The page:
TOKYO (Reuters) - Japan’s relationship with state-backed Japan Investment Corp (JIC) has been damaged by excessive pay demands, an economy ministry official said on Monday.
JIC Chief Executive Masaaki Tanaka walked out of a Nov. 24 meeting to discuss remuneration levels at the investment fund, which was formed in September to manage more than $17 billion of public money, ministry official Keisuke Sasaki said.
JIC is seeking annual compensation of about 55 million yen ($480,000) for Tanaka and top management, Sasaki said, adding that this is higher than the Bank of Japan governor’s 35.3 million yen and the 31.5 million yen paid to the president of the Government Pension Investment Fund (GPIF).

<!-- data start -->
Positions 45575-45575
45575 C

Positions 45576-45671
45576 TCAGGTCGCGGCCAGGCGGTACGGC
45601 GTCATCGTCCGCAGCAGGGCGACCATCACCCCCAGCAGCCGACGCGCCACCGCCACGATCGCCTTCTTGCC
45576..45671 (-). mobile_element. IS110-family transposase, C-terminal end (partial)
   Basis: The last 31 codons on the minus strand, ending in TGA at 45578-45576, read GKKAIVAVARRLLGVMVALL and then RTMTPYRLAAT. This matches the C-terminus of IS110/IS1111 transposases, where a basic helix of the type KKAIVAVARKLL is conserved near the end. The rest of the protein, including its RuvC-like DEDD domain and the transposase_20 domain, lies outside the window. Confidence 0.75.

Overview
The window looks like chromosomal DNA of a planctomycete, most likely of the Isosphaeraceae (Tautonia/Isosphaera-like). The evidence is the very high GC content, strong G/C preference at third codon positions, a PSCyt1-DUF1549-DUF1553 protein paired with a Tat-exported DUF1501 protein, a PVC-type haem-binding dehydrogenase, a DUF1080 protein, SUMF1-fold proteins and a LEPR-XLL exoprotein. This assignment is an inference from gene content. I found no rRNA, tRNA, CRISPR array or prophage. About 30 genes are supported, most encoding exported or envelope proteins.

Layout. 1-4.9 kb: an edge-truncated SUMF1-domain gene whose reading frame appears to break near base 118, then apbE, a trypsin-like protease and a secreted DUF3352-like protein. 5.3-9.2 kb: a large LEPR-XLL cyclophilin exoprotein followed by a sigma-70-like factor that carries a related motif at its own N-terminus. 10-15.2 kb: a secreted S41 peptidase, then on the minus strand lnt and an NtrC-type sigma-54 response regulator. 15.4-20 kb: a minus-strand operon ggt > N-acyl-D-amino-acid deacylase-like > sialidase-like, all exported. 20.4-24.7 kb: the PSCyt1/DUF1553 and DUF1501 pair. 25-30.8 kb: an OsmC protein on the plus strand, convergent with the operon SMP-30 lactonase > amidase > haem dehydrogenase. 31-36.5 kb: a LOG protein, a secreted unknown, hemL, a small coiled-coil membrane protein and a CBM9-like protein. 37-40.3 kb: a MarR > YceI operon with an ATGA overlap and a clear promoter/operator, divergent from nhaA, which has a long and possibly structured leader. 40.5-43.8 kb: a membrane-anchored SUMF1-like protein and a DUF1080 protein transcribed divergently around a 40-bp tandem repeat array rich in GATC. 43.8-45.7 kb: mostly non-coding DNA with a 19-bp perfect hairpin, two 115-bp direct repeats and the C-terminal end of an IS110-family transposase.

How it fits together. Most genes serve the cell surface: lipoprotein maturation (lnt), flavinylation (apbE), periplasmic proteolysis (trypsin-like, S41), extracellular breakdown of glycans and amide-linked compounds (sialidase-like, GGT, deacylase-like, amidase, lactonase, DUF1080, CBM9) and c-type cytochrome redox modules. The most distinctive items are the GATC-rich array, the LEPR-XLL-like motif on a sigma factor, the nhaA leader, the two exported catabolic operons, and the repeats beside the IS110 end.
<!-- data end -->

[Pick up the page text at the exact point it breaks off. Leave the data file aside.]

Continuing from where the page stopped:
“Trust between the ministry and JIC’s Tanaka has been damaged,” Sasaki said. “It is difficult for the government to ask JIC to manage 2 trillion yen.”
Takaka, a former deputy president of Mitsubishi UFJ Financial Group (8306.T), said in October that JIC plans to set up funds with private equity firms, sovereign wealth funds and institutional investors.
JIC said in a statement on Monday that the compensation it sought was the same as offered by the Ministry of Economy, Trade and Industry.
Sasaki acknowledged that the ministry had previously offered to pay as much as 55 million yen to JIC’s top management but rescinded that offer last month and asked the fund to reconsider salary levels.
Reporting by Junko Fujita; Editing by David Goodman